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Emotions in Groups, Organizations and Cultures
Type: Book
ISBN: 978-1-84855-655-3

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Book part
Publication date: 23 September 2013

Renae M. Hayward and Michelle R. Tuckey

It is well recognized that emotions support adaptation to environmental demands by guiding cognitions and behavior in line with one’s implicit and explicit goals. This is…

Abstract

It is well recognized that emotions support adaptation to environmental demands by guiding cognitions and behavior in line with one’s implicit and explicit goals. This is true in the work context, as in other areas of life. Traditionally, however, research into emotion regulation within the work context has been centered on the problematic aspects of feeling and displaying emotion at work. In order to meet organizational goals, felt emotions need to be subdued or modified, and inauthentic emotions displayed. In this way, conceptualizations of work-related emotion regulation have disconnected emotion from its most basic and adaptive signal function. This disconnection has led to a dilemma regarding the real- and the fake-self and been associated with a range of negative consequences for employee health and well-being. Understanding how emotions can be regulated to help employees meet personal goals for growth and development has also been overlooked. In this chapter, we challenge this existing paradigm, and instead argue that examining emotion regulation in terms of its adaptive functions will help to unify disparate findings from within the emotion regulation literature and progress research in the field of emotion and emotion regulation at work.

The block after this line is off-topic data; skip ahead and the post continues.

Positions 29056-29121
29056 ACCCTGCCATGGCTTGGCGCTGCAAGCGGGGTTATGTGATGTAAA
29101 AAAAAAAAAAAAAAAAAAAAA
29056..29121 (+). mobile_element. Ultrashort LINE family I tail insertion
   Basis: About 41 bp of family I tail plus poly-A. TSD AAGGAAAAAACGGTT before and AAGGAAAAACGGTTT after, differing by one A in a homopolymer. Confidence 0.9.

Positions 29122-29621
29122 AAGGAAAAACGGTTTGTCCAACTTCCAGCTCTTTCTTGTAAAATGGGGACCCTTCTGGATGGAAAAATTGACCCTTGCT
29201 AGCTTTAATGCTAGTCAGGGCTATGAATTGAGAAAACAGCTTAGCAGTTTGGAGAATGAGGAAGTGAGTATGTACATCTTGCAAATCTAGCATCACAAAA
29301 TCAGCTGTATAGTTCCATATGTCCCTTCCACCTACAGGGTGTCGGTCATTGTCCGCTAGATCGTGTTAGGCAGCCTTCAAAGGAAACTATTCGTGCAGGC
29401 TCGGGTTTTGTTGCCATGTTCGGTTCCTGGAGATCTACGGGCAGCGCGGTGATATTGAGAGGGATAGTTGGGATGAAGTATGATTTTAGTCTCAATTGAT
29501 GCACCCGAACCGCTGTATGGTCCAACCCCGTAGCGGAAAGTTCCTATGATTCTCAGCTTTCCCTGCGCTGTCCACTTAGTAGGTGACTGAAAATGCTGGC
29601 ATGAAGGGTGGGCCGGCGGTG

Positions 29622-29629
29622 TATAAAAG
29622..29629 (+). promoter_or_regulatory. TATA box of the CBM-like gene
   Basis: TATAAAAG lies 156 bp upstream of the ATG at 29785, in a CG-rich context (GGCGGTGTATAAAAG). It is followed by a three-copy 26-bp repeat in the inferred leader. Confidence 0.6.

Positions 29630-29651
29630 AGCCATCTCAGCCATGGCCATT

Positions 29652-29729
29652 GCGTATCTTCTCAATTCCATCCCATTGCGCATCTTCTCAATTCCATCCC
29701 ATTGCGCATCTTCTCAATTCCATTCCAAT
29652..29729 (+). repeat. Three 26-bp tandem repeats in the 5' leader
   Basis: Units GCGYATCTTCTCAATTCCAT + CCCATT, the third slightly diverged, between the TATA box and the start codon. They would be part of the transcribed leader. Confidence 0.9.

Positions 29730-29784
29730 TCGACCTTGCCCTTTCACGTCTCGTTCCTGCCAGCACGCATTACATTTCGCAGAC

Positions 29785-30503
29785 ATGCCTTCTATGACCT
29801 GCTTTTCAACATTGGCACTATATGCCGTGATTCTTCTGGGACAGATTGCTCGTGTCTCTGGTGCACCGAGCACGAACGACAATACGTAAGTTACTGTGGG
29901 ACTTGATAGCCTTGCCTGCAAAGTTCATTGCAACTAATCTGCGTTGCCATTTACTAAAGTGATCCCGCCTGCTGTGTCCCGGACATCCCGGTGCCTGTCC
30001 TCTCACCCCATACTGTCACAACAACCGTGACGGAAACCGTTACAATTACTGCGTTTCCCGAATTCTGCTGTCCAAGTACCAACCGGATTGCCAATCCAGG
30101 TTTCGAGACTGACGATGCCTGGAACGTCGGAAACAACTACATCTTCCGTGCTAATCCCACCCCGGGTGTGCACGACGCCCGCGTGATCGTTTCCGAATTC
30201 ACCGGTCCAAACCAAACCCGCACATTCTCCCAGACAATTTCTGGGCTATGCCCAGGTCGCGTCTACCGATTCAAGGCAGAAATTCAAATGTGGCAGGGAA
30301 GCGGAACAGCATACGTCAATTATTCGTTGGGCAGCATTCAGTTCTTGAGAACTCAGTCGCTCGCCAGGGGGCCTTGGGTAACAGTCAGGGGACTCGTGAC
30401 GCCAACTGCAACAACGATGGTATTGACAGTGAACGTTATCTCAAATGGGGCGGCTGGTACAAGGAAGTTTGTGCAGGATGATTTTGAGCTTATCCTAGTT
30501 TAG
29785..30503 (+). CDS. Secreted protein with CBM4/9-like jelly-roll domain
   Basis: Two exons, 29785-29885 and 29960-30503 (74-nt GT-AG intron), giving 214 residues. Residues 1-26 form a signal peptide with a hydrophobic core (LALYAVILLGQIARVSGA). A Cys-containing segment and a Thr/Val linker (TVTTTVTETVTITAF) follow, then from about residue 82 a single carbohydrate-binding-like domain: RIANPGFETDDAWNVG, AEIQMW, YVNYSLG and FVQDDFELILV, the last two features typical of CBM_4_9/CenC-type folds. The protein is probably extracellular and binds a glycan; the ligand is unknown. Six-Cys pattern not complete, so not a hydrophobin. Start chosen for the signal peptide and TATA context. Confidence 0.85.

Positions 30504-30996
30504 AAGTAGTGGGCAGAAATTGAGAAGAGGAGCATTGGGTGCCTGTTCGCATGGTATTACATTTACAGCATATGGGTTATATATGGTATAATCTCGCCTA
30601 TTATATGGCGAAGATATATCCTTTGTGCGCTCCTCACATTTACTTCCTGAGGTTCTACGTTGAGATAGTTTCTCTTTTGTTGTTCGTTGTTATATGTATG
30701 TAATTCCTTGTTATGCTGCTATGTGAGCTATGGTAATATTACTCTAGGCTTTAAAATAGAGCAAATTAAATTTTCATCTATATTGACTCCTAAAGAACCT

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The Role of Emotion and Emotion Regulation in Job Stress and Well Being
Type: Book
ISBN: 978-1-78190-586-9

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Book part
Publication date: 20 July 2017

Neal M. Ashkanasy, Ashlea C. Troth, Sandra A. Lawrence and Peter J. Jordan

Scholars and practitioners in the OB literature nowadays appreciate that emotions and emotional regulation constitute an inseparable part of work life, but the HRM…

Abstract

Scholars and practitioners in the OB literature nowadays appreciate that emotions and emotional regulation constitute an inseparable part of work life, but the HRM literature has lagged in addressing the emotional dimensions of life at work. In this chapter therefore, beginning with a multi-level perspective taken from the OB literature, we introduce the roles played by emotions and emotional regulation in the workplace and discuss their implications for HRM. We do so by considering five levels of analysis: (1) within-person temporal variations, (2) between persons (individual differences), (3) interpersonal processes; (4) groups and teams, and (5) the organization as a whole. We focus especially on processes of emotional regulation in both self and others, including discussion of emotional labor and emotional intelligence. In the opening sections of the chapter, we discuss the nature of emotions and emotional regulation from an OB perspective by introducing the five-level model, and explaining in particular how emotions and emotional regulation play a role at each of the levels. We then apply these ideas to four major domains of concern to HR managers: (1) recruitment, selection, and socialization; (2) performance management; (3) training and development; and (4) compensation and benefits. In concluding, we stress the interconnectedness of emotions and emotional regulation across the five levels of the model, arguing that emotions and emotional regulation at each level can influence effects at other levels, ultimately culminating in the organization’s affective climate.

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Research in Personnel and Human Resources Management
Type: Book
ISBN: 978-1-78714-709-6

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Book part
Publication date: 29 July 2011

Sanjeewa Perera

This chapter investigated tactics used by customer service employees in performing emotion work during their interactions with customers and those internal to…

Abstract